: an armored naval vessel especially of the mid to late 19th century
First Known Use of IRONCLAD
French ironclad Gloire, engraving by Smythe after a painting by A.W. Weedon—Courtesy of the trustees of the British Museum; photograph, J.R. Freeman & Co. Ltd.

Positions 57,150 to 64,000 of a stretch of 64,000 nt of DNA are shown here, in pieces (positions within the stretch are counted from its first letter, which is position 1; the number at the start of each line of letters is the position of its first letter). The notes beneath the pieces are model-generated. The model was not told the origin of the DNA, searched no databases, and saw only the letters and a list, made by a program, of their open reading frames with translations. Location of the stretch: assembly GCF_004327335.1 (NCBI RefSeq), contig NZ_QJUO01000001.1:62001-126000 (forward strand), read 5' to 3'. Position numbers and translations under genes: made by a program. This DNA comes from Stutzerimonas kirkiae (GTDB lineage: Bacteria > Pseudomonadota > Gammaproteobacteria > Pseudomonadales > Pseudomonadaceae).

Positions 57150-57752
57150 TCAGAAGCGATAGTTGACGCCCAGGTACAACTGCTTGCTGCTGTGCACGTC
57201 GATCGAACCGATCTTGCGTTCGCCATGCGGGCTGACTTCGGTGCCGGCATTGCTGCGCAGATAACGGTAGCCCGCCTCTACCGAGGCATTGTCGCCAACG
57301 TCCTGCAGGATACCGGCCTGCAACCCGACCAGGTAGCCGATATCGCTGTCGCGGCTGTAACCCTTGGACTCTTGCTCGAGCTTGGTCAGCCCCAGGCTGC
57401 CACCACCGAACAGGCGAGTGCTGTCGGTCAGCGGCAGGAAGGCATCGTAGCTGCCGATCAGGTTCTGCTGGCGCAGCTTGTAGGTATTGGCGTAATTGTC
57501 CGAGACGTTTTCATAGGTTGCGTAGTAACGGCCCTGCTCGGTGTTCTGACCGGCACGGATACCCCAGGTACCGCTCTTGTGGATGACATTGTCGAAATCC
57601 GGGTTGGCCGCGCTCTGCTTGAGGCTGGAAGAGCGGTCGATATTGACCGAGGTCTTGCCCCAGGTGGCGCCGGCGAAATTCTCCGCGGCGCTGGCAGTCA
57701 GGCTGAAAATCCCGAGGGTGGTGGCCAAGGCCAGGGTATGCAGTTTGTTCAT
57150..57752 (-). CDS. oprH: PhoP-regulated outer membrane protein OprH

Type of warship developed in Europe and the U.S. in the mid-19th century, characterized by the iron armour that protected the hull. In the Crimean War (1853–56) the French and British successfully attacked Russian fortifications with floating batteries, ironclad barges mounting heavy guns. In 1859 the French completed the first iron warship, the Gloire; its iron plates, 4.5 in. (11 cm) thick, were backed by heavy timber. Britain and the U.S. soon followed. Union forces launched armored gunboats on the Mississippi at the start of the American Civil War, and a flotilla captured Fort Henry (1862). The first battle between ironclads was the Battle of the Monitor and Merrimack (1862). Later refinements led to the battleship. See alsomonitor.